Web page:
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John Townsend
Public Relations Manager, DC
O: (202) 481-6820 (ext. 4462108)
C: (202) 253-2171
jtownsend@aaamidatlantic.com

WASHINGTON, D. C. (Monday, July 2, 2018) –– “Congestion ahead. Expect delays.” Woe to those traveling on the day before the Fourth of July holiday, a day dubbed “Terrible Tuesday,” around major metropolitan areas across the county, including the Washington metro area. Today is “Mournful Monday” because there will be “hell to pay” as early as 6:30 A.M. this morning on northbound Interstate 95, and later this morning on the Inner Loop of the Capital Beltway, around 11:30 A.M. Here, getaway speeds will slow to 12 miles per hour, creating chokepoints. Travel times will be four times longer than usual, forming bottlenecks. It might be July, but traffic will be “as slow as molasses in January” on area freeways.

Pre-Fourth of July traffic slowdowns will reach a nadir in the Washington metro area an hour after sunrise this morning, then before noon today, and during the afternoon rush hour tomorrow, warn INRIX and AAA Mid-Atlantic. Getaway gridlock will be at its very worse Tuesday afternoon, July 3, from 4 P.M. to 6 P.M. During the Fourth of July holiday getaway, traffic flow will become stop-and-go on major freeways and along major corridors across the Washington metro area, already one of the most gridlocked areas in the whole wide world on any given day. So expect traffic back-ups and brace yourself for travel frustrations on U.S. Route 50, Interstate 270, Interstate 95, and along the Inner Loop and Outer Loop of Interstate 495 (the Capital Beltway).

“For area residents who already lose 80 hours a year stuck in traffic, this means congestion will be much heavier and more unbearable than usual this morning, Monday, July 2, when it quadruples on a stretch of the iconic Capital Beltway, and on Tuesday, July 3, when travel times will be twice as long as the normal trip on area freeways,” said John B. Townsend II, AAA Mid-Atlantic’s Public & Government Affairs Manager. “The two-fold increase in travel times will spell gridlock in capital letters across the area as holiday travelers sit idling in traffic.”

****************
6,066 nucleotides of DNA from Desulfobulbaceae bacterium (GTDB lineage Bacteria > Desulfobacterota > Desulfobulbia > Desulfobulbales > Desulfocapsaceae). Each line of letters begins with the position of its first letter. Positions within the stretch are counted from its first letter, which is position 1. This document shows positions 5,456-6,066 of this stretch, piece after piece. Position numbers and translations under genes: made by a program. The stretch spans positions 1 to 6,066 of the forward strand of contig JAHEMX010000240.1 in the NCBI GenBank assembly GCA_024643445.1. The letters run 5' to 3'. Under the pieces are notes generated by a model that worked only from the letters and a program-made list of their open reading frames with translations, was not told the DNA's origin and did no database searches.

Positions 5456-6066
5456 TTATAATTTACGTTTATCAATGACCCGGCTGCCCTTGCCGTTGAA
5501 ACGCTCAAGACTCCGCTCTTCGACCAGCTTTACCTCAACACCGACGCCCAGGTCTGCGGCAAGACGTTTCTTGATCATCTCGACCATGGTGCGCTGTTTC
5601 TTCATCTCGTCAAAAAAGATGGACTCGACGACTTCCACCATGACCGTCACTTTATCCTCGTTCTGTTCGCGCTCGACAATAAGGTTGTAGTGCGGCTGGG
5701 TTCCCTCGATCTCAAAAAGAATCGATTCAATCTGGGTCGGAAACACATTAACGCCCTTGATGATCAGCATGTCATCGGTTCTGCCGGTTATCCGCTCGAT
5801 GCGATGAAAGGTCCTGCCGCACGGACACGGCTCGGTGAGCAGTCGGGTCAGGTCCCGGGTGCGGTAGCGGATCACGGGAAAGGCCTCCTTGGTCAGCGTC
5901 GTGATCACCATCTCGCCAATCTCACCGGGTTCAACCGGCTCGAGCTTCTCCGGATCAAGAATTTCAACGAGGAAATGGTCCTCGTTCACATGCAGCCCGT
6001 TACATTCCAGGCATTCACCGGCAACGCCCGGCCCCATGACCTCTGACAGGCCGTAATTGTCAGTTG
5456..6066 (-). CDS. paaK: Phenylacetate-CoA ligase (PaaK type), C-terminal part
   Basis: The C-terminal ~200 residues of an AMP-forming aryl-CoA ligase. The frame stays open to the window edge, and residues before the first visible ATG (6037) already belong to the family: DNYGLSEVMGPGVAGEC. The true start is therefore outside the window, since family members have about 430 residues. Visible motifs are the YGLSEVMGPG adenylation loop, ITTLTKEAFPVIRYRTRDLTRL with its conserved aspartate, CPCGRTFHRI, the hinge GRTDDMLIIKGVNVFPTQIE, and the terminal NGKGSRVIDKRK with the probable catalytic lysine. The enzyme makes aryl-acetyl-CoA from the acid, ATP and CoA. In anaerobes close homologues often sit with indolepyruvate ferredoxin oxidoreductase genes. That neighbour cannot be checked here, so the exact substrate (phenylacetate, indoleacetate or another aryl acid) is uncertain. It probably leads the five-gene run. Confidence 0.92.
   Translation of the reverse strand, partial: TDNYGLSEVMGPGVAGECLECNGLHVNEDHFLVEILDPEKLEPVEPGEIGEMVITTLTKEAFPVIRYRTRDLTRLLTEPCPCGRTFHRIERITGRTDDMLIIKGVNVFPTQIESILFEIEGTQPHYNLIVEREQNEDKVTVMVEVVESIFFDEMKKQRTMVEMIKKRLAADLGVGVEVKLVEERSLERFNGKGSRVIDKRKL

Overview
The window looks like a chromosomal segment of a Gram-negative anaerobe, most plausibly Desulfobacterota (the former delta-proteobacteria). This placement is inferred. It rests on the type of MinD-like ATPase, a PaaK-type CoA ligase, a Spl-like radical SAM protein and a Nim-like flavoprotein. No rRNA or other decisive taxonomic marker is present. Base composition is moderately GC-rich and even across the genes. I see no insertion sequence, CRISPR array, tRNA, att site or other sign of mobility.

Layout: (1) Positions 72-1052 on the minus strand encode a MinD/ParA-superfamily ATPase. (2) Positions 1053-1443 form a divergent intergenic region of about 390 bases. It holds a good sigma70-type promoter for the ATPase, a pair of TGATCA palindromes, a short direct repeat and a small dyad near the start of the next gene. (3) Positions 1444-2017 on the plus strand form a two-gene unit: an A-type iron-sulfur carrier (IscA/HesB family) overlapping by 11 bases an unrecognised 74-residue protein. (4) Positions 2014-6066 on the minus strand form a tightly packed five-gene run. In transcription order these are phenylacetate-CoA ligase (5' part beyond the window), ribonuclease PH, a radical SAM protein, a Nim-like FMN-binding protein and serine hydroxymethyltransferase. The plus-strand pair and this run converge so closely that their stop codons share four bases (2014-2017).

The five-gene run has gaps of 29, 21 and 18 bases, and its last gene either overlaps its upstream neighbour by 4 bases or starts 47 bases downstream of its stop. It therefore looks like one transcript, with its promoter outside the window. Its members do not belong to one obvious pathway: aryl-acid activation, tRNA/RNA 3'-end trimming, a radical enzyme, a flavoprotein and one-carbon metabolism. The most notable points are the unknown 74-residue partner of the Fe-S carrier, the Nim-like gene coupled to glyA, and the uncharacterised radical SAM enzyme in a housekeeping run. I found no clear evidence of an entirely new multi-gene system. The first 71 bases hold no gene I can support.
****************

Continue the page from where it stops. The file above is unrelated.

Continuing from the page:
Road

Peak Date

Peak Time

Normal Travel Time

Predicted Travel Time

Delay

% Delay

Speed (MpH)

US50 W

7/3/2018

1:15 p.m.

32 mins

1 hr

28 mins

87%

31.3

I95 S

7/3/2018

4 p.m.

1 hr & 2 mins

1 hr & 43 mins

41 mins

67%

20.7

I95 N

7/2/2018

6:30 a.m.

48 mins

1 hr & 39 mins

51 mins

106%

21.1

Capital Beltway Anticlockwise

7/3/2018

4 p.m.

29 mins

41 mins

12 mins

41%

27.6

Capital Beltway Clockwise

7/2/2018

11:30 a.m.

10 mins

51 mins

41 mins

394%

12

I270 N

7/3/2018

5 p.m.

48 mins

1 hr & 35 mins

46 mins

96%

19

US50 E

7/3/2018

2:30 p.m.

37 mins

1 hr & 43 mins

1 hr & 6 mins

180%

21.1

 

                                                                                                             

The one million Washington area residents heading elsewhere for the Fourth of July by automobile will be confronted by clogged roadways and congested routes. The 1,009,700 souls living in and around Washington who are traveling by automobile will experience the greatest amount of congestion on Tuesday, July 3, from 4 p.m. to 6 p.m., in the late afternoon, as commuters leave work early and mix with holiday travelers, predicts INRIX, in collaboration with AAA. “Some area freeways and roads will be particularly more delayed than others,” said Townsend. “In an ideal world, travelers should consider leaving early in the morning or late in the evening to avoid the holiday traffic apocalypse during peak hours."

Holiday travelers hoping to sneak away before or just after daybreak on northbound Interstate 95 will be bedeviled by travel delays that will mount by 106 percent an hour after sunrise this morning, Monday, July 2nd, as traffic grinds to 21.1 mph at 6:30 A.M. Gridlocked, they will while away the time with those heading to work early. That means a trip on I-95 North in the morning rush hour under normal travel conditions, if there is such a thing on the arterial, will prolong by 48 minutes to an hour and 39 minutes, a getaway volume delay of 51 minutes.

But the “mother of all” travel delays will manifest itself a few hours later today on the Capital Beltway clockwise, or along the Inner Loop, on Monday morning, July 2, as getaway traffic comes to a sudden stop on both sides of the Potomac River. Beginning a half hour before high noon or lunchtime, at 11:30 A.M. to be exact, travel delays will elongate 394 percent over normal travel times, advises INRIX, which collects data via mobile application, GPS systems in personal and commercial vehicles and road sensors.